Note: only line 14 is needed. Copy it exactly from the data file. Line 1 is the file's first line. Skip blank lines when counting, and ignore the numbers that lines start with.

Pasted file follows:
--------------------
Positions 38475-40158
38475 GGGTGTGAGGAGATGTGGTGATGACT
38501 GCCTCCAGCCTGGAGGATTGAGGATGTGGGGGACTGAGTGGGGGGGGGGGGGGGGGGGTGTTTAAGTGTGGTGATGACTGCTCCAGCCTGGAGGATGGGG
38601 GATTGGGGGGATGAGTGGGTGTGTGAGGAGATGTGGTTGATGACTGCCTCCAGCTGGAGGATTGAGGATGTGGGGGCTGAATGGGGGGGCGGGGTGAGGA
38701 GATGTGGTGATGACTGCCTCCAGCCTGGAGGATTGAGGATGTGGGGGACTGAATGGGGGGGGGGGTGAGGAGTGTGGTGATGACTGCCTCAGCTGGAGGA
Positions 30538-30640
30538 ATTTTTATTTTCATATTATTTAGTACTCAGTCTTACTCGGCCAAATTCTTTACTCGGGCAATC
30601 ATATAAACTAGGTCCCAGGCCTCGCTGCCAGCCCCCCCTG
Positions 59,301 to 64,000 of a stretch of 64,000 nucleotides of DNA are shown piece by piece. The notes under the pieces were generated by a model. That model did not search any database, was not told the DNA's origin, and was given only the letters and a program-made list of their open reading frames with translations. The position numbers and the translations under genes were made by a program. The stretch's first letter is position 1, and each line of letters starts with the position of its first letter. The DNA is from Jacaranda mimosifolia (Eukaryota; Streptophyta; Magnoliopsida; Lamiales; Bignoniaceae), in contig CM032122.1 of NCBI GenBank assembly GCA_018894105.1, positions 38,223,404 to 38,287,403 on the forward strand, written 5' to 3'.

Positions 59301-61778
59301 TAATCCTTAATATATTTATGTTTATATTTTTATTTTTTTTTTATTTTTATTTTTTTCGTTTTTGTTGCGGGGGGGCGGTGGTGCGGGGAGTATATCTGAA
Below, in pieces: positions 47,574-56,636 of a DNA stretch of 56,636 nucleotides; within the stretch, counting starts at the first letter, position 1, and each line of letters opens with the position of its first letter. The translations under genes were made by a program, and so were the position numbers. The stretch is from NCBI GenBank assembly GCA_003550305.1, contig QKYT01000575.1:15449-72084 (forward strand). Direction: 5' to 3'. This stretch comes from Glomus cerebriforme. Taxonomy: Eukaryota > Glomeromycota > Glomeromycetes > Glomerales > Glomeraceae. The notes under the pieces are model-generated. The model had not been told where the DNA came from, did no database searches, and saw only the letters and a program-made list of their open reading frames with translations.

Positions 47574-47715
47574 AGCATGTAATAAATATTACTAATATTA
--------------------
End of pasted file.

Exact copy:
47574 AGCATGTAATAAATATTACTAATATTA